Police radios allow for a wider dissemination of information -- whether it be to alert officers about a suspect on the run in a developing crime or advise responders of plainclothes cops in the area -- and ensures communication runs through supervisors.
"Cellular phones are not a substitute for the use of department radios and [officers] are required to use department radios for communications in the field whenever possible," the Sept. 11 memo obtained by the Daily News reads. "The use of department radios for communication contributes to officer safety."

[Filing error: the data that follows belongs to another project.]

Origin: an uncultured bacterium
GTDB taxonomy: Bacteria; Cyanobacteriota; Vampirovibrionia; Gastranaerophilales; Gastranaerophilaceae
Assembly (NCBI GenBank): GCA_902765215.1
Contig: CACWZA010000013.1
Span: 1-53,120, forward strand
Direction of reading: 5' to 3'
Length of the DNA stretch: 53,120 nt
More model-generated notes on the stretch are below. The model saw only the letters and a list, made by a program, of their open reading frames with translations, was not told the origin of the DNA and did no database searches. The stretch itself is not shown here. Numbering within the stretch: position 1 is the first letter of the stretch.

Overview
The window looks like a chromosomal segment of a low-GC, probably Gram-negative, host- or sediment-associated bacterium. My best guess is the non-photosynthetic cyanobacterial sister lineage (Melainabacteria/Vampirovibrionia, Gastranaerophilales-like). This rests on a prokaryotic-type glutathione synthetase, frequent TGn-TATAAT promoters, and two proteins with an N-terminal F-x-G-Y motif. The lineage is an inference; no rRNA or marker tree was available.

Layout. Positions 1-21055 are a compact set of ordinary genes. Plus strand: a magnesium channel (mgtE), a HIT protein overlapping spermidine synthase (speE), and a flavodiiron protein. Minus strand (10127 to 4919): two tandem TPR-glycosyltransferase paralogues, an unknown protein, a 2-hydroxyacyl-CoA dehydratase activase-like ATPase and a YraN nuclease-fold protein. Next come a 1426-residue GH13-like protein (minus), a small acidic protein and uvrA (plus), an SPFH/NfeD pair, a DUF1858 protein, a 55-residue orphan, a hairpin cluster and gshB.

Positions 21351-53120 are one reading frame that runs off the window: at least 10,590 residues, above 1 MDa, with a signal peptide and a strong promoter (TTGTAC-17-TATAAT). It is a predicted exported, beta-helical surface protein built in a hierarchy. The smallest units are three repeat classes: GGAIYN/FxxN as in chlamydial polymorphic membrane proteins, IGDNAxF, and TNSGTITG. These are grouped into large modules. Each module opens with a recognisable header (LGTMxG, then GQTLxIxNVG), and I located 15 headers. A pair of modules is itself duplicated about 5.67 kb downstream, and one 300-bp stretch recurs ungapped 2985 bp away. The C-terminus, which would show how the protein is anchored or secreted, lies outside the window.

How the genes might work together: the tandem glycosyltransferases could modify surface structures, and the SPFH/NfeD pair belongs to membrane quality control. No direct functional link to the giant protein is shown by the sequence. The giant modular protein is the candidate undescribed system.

Sources told the News cell phones don't provide the same type of electronic record police radios do. Cell phones also may not work as efficiently in certain areas, like in the subway system.
One source told the paper the prevalence of cell phone use stems from a younger generation of officers used to relying on their handheld devices.
The NYPD's chief spokesman, John McCarthy, told the News cell phone use may be appropriate in certain situations -- sensitive details like victims' names shouldn't be broadcast over the radio waves, which media monitor, for example -- but that officers are asked to use their police radios whenever possible.
McCarthy said there wasn't any particular incident that prompted the directive.